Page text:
I don’t usually get political on this blog. But an issue was been sneaked by the Australia public by the Federal Telecommunications Minister Stephen Conroy. Nice timing new year’s eve, when most people are not media focused.
Today it was reported on the ABC – Conroy announces mandatory internet filters to protect children. This is from the Minister for Broadband, Communications and the Digital Economy.
Senator Conroy says it will be mandatory for all internet service providers to provide clean feeds, or ISP filtering, to houses and schools that are free of pornography and inappropriate material.
Okay the labor party did talk about this in their usual pre-election promises list. Most people expected it to be lip service only.
Filtering of the Internet is a very hard thing to do. If Stephen Conroy has found a way to remove the kiddy porn, then I’m behind him 100% percent on that issue. No question. I give no quarter with pedophiles.
However my main concern here is where does this stop. You will note use of “inappropriate material”. What is “inappropriate material” is that research on breast cancer or some such, is it political protests against China.
While you think on that, a number of questions for Conroy:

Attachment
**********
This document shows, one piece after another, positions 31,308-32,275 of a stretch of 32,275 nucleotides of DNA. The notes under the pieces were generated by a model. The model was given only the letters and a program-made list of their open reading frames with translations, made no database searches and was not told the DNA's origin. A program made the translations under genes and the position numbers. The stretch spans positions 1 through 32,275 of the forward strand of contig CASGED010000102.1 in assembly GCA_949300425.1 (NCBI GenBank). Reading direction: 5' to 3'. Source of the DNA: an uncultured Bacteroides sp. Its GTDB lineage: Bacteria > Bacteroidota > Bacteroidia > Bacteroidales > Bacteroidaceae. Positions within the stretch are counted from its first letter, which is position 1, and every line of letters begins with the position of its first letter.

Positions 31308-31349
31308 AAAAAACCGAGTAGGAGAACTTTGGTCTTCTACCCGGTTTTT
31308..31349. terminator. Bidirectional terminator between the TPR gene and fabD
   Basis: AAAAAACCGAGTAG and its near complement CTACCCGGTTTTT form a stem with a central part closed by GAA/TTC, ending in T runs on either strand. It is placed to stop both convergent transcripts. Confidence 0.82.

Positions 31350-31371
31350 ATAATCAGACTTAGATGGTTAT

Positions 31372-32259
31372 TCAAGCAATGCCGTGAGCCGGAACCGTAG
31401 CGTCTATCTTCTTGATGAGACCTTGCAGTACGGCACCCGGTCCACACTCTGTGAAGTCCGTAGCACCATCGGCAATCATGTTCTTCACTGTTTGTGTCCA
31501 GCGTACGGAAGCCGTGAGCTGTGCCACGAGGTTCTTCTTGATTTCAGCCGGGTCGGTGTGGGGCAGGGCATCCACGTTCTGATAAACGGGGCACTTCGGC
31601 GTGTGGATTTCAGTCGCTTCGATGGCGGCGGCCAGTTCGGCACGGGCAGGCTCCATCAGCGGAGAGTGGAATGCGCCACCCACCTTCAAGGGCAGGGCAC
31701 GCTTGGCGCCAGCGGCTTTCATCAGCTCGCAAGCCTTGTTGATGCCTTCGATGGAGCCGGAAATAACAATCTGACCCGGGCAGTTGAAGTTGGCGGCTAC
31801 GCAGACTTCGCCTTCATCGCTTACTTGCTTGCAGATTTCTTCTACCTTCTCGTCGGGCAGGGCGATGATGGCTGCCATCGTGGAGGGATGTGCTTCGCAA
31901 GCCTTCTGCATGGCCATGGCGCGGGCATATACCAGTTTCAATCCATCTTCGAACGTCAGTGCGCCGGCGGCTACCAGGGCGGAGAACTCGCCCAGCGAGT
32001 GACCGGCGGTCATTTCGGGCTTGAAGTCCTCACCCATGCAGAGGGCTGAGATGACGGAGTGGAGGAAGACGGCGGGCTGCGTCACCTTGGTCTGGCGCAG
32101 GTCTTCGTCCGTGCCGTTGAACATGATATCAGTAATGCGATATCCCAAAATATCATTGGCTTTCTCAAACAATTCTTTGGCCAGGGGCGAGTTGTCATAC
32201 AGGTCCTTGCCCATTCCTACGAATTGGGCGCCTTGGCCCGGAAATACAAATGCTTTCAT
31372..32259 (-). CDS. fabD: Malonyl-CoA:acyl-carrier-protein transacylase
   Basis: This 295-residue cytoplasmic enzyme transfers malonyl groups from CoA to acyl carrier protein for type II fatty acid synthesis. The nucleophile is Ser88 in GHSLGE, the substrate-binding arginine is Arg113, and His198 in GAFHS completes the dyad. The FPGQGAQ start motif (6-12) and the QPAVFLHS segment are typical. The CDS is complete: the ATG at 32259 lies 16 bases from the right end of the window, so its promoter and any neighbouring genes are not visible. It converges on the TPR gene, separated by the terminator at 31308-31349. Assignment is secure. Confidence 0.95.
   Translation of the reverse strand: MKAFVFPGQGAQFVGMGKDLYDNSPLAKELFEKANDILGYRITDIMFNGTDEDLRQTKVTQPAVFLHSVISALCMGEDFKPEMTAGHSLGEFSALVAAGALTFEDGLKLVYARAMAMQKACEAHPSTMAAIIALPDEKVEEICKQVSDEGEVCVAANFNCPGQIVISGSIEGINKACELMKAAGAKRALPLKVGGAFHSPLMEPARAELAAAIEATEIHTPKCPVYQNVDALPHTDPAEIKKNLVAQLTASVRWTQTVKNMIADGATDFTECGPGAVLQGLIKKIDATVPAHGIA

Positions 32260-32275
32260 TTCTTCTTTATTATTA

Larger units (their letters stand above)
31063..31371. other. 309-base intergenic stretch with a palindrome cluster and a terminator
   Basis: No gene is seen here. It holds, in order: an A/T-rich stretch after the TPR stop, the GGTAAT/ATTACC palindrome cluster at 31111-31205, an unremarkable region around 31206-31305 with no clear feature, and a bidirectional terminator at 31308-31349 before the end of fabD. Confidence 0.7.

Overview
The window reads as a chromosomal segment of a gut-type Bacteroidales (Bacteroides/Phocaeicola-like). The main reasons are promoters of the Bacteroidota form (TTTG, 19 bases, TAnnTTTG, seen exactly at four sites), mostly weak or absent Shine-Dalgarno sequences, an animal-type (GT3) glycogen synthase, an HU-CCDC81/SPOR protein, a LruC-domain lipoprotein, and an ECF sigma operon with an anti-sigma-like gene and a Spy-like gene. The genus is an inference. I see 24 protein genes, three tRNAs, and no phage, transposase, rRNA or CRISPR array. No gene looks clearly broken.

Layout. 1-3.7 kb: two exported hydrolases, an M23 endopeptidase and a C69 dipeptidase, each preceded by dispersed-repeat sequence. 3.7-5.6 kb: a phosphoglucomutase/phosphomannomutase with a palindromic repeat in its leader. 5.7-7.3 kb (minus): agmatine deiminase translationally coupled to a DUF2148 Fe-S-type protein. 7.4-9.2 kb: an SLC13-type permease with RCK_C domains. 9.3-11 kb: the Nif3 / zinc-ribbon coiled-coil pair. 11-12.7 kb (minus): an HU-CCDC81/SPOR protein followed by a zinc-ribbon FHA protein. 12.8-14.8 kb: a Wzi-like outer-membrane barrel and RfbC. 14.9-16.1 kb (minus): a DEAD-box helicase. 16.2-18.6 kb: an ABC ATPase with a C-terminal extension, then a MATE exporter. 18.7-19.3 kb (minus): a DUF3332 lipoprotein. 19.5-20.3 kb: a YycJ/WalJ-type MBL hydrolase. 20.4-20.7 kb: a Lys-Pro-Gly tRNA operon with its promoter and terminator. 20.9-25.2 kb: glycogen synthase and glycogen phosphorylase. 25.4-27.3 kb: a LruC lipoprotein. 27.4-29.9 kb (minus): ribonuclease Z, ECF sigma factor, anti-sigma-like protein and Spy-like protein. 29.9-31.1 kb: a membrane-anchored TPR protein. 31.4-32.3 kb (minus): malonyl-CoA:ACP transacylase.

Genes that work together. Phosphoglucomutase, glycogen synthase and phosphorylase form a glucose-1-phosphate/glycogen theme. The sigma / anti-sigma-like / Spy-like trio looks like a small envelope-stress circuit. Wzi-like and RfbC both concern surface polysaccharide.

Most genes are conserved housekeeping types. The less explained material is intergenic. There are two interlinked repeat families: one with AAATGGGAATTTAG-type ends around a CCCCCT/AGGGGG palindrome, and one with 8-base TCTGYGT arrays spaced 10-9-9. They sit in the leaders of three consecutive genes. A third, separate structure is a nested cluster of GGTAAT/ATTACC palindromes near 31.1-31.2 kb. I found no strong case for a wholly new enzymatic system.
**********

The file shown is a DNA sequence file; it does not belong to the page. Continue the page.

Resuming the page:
- Like Duncan Riley I have a concern as to who is going to pay for this service, will it be forced (legisilated) or be slid in as telecommunications policy for ISP’s forcing a flow on in pricing structures?
- What happens if you don’t sign up for the opt-in filtered feed, are we going to be automatically branded as pedophiles because we required an unfiltered internet to do our jobs?
- How’s it going to be administered, who determines what is appropriate? Sounds like this is going to be at Ministerial whim. This is not a good idea. Ministers often have purely emotional responses on this type of thing, especially inexperienced ones, there is just no accountability. Does Conroy and his advisor’s really know what is appropriate and not. Worse yet the list of what is appropriate maybe administered directly by the Australian Communications and Media Authority. Not going to take much to add to the list is it. Add a few fringe religious groups, maybe some sites protesting against a government policy.
- That brings me to the point, who is going to provide the list of sites to filter? ACMA, the public, the Australian Federal Police. Or are they going to use a blanket keyword filter?
As Kathryn Greenhill has pointed out this is as expected from an inexperienced Minister policy on the run. There is no official media release or any details of the policy of how it will work and how it will be controlled on the relevant government web sites.
So I ask this: “Conroy show us the detail of this proposal, not the spin”.
Funny how the Minister for the Digital Economy is not using the digital media to tell us of all this, that speaks volumes.